attacker should not be penalized if it was the goalkeeper that
actually initiated the contact.
64
Other Infractions
The following are other examples of things that a referee may consider
unfair or unsafe and may sanction with an indirect free kick.
1. Impeding the progress of an opponent (deliberately getting in
their way to block them or slow them down when you are not
playing/shielding the ball)
2. Preventing somebody from putting the ball back in play –
such as getting the way of the goalkeeper or a player taking a
throw-in.
65
Other Infractions
The following are other examples of things that a referee may consider
unfair or unsafe and may sanction with an indirect free kick.
3. Doing anything that may be considered dangerous. Examples
include kicking high into the face of an opponent, ducking
down low to head a ball (thus risking your own face)
4. Within Washington, slide tackles (sliding, like a baseball slide
to win or keep the ball from an opponent) are not permitted at
these ages.
66
Offside / Cherry-Picking
Many people may be familiar with a soccer law known as
offside. This law is not enforced in LWYSA U7-U9
matches, primarily because we want young players to focus
on developing their skills.
However, a referee sees a player linger behind the defense,
they should politely ask the coach to have the player come
back and play with their team, preferably before the ball is
kicked to the player.
If a player is a couple of steps beyond the defense as a
result of active play, don’t worry about it.
67
Fouls – Wrap-up
As a volunteer referee for U7-U9, remember your basic
responsibility:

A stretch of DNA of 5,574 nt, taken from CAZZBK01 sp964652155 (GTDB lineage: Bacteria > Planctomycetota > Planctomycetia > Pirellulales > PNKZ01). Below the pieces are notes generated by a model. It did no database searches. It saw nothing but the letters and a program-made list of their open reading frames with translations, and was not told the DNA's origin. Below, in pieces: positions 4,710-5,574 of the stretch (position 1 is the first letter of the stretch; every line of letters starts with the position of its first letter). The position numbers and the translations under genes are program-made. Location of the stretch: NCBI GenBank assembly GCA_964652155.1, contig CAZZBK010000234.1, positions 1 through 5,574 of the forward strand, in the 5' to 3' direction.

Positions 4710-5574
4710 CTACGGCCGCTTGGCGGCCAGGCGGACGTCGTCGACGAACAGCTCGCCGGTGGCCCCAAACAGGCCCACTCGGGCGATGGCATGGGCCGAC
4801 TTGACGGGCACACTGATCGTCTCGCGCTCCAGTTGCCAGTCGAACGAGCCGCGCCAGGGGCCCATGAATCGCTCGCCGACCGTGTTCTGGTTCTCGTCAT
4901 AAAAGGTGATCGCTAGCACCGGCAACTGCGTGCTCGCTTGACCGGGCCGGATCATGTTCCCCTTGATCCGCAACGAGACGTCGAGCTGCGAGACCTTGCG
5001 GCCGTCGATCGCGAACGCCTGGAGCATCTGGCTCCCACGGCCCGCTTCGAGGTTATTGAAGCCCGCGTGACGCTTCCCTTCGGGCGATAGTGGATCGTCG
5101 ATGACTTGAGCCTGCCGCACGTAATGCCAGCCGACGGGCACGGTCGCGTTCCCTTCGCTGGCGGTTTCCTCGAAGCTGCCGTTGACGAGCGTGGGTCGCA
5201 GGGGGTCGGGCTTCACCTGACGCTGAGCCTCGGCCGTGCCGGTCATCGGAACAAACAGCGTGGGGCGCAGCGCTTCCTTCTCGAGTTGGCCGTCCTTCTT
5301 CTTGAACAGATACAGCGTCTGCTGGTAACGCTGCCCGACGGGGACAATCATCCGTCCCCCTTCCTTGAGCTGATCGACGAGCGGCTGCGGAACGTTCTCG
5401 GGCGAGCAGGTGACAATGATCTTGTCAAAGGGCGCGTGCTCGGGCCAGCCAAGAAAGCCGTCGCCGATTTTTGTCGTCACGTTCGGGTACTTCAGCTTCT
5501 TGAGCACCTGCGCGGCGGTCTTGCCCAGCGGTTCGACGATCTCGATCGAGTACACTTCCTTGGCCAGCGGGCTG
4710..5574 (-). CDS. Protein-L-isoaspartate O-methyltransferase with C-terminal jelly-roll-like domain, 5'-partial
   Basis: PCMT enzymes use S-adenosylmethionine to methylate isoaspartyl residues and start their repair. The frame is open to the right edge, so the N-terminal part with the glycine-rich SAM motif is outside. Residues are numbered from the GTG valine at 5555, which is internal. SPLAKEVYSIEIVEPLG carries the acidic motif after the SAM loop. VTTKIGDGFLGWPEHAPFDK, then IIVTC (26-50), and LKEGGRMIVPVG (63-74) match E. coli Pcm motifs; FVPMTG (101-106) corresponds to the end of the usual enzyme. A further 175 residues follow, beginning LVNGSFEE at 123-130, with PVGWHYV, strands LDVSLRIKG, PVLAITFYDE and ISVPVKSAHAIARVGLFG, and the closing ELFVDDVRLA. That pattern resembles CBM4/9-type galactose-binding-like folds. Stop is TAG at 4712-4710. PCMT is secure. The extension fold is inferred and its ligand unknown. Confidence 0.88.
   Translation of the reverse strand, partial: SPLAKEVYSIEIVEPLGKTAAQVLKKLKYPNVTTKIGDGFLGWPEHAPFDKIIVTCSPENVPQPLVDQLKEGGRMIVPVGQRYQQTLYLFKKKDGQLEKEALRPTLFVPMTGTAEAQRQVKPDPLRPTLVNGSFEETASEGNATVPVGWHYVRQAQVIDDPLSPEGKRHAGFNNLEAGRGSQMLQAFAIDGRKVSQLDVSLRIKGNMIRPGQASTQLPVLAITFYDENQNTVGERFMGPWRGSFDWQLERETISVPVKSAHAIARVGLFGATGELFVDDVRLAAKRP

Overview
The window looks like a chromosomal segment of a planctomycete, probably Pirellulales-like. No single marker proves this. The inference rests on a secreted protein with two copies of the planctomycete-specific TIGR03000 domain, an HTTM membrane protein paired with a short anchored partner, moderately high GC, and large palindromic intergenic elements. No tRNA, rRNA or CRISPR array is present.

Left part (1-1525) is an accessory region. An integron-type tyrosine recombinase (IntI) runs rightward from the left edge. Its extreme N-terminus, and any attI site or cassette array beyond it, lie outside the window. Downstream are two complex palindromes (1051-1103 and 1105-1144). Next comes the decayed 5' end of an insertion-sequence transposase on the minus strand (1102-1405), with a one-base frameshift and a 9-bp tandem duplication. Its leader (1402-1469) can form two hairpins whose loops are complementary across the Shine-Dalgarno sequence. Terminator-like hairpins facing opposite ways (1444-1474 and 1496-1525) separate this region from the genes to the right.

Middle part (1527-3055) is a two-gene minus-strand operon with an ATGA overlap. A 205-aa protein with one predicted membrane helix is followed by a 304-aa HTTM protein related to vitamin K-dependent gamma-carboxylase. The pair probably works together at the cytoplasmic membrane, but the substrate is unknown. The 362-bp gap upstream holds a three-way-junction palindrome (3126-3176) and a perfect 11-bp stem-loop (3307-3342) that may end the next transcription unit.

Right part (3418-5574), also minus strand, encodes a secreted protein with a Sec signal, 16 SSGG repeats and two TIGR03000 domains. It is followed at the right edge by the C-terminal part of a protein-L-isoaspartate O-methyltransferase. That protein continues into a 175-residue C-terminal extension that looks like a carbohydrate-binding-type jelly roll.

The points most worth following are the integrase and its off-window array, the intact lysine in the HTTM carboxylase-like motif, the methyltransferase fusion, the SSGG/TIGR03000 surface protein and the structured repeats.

Keep it Safe!
Keep it Fair!
Keep it Moving!
Keep it Fun!
You need not remember every detail of what constitutes a foul. If the
players are doing something you consider unsafe, blow the whistle, let
the players know what you consider unsafe, and give a free kick to the
opponents.
There is likely a rule that covers the situation, even if you can’t recall it
that second.
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Does it Count?
1. If you kick the ball into your own goal, it DOES count as
a goal for your opponent.
2. For U8 and U9, if a team kicks the ball straight into the
goal on a kick-off or on a corner kick, the goal DOES
count. They do have a goalkeeper!
3. The goal does NOT count if somebody does a throw-in
and it goes right in
4. The goal does NOT count if you kick it into your own
goal on a goal kick.
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Advantage
As your players grow older, you may hear this
term a lot. Basically, this means that if your
team will gain an advantage by the referee
NOT calling a foul, then the referee should not
call it.
One example: If your son or daughter is
tripped, but the ball goes straight to the feet of
a teammate that can easily score, the referee
would normally NOT call that foul.
Unless an advantage is HUGE and obvious to
everybody, at U7-U9 play, most fouls should
be called, as teaching players what constitutes
a foul is every bit as important as goals being
scored.
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Trifling and Doubtful Breaches
The referee must work to find that balance between keeping
the game “safe and fair” and keeping the game “moving and
fun”. It is not necessary for a referee to blow their whistle for
every little technical infraction that occurs.
•If a foot comes up an inch off the ground on a throw-in, but
the player really gained no advantage, you can probably let
that go.
•You MUST call situations in which there is rough or
reckless play,
•You MUST call situations in which the players learning the
rules will be helped by your judicious use of the whistle.
But take care that the players don’t end up spending the entire
match listening to your whistle instead of playing.
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Closing Remarks
Check out http://referees.lwysa.org.
Look under Information, then FAQ, as a starting point.
This material should remove some of the mystery of the
game and get coaches, parents, and volunteer referees off
to a good start.
Keep it Safe!
Keep it Fair!
Keep it Moving!
Keep it Fun!
Brian Rohrback, Referee Coordinator U7-U9